Homeland: “New Normal” Season 5 Episode 10 Review

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Homeland stalls for time before the season finale.

This was, without a doubt, the most boring episode of the season, and that’s saying something considering a major character almost met his death. Homeland‘s pacing has been all over the place this year, meaning we’ll never know if an episode is going to have the breakneck speed of last week’s “The Litinov Ruse,” or if we’re going to get something agonizingly slow like this week.

“New Normal” is immensely frustrating, especially when you think of the high that season 5 started out on. There was a lot of potential in moving Carrie and her crew to Berlin and hitting the reset button, but episodes like this make me think that we’re not going to see it utilized any time soon.

No one buys Allison’s cover story for a second, except for Dar Adal. This, in and of itself, is weird because of how the show had previously positioned their relationship. Dar let Saul know when Allison went above his head to fight for her job, because their friendship has a lot of history. Now, all of a sudden, he’s the first one to side with her and overlook the discrepancies in her story (nice shoutout to David Estes). Yes, Dar and Saul have been on very thin ice lately, but Saul is able to bring proof that he was in no way involved in the plane bombing. To have Dar react this way feels extremely odd.

Saul himself is also un-characteristically emotional, making Allison’s comment about how he’s “the angriest man” she’s ever known carry a little more weight. He certainly is not someone who’s above raising his voice in a tense situation, but repeatedly shoving Allison against the wall was ridiculous, not to mention unprofessional. It also gives Dar even more cause to side with her, making the whole sequence a nauseating experience. Basically, everyone knows Allison is guilty, but is now being forced to act like everything is normal. Homeland is majorly spinning its wheels here before the finale, and it’s a shame to see the show try and kill time like this when it previously would go for the gut almost immediately.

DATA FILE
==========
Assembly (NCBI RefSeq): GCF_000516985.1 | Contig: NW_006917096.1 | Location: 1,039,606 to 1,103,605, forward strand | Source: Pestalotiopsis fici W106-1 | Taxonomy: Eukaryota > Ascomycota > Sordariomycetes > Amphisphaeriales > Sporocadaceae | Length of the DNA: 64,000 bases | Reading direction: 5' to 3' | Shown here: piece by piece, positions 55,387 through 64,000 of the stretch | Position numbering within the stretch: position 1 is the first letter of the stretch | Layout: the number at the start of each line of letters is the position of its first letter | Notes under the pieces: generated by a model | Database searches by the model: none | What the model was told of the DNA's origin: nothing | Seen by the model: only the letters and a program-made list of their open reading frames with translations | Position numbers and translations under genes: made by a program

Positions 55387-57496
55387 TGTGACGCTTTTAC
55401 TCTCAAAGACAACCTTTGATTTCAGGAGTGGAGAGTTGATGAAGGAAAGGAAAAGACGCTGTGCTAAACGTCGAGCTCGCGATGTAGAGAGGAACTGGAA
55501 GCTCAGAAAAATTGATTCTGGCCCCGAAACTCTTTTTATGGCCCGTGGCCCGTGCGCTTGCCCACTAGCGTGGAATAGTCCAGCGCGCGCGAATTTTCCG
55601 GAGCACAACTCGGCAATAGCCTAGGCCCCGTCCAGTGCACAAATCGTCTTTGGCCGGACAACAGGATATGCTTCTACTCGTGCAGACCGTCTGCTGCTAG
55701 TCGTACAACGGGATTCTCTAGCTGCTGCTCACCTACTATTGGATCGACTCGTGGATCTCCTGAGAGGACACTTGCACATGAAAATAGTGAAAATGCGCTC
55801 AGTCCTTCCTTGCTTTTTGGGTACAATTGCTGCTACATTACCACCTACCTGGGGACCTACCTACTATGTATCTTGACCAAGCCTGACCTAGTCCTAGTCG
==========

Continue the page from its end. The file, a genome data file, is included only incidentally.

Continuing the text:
Quinn’s fate is sort of kept a mystery until the end, when it is revealed how barely alive he is. I say sort of because there’s no reason this show would’ve included a scene where he gets injected with an antidote to the sarin gas if he wasn’t going to survive it. I will say that it’s nice to see his plot thread being given a sense of urgency, but the whole thing is handled pretty poorly, so he again is relegated to a storyline no one is that invested in.

Speaking of invested, Carrie’s return to caring for Quinn came off feeling very forced. Apparently she was checking hospitals for him, but since we never actually saw her do the work, it still seems like she forgot about him for a while (9 days, to be exact) and then went back to looking for him again. Yes, Claire Danes’ reaction to watching the full video of his sarin gas attack was well done, but the show hasn’t given their relationship much meat this season, so it’s difficult to get behind her heartbreak. The final shot of him in a hospital bed is quite lovely, but with everything else going on, who even knows if they have a chance at being together.

Overall, “New Normal” is easily the weakest episode of the season so far, which is disappointing since we’re so close to what I’m hoping will be a big finish. If this is the show’s new version of normal, then I’m not sure I want to stick around much longer. Grade: C-

 

Some Other Notes:

  • When Laura started her speech with “Fifteen years ago, my country was attacked…” I had to literally fight back the urge to break my screen. There are certain TV characters who are so terrible that you almost wish they were real so you could punch them in the face. Right now, I can’t think of any of them because Laura f*cking Sutton is just consuming my mind with rage. She is the worst.
  • Astrid’s “9 days?” reaction when Carrie reveals how long Quinn has been missing is exactly how I’d react. Like, what have you been doing this whole time, girl?
  • Also, Carrie’s random algorithm that helps them locate Quinn and the terrorist sell is a bit deus ex machina. Good thing she just had that one in her back pocket for this particular situation.

 

By Mike Papirmeister

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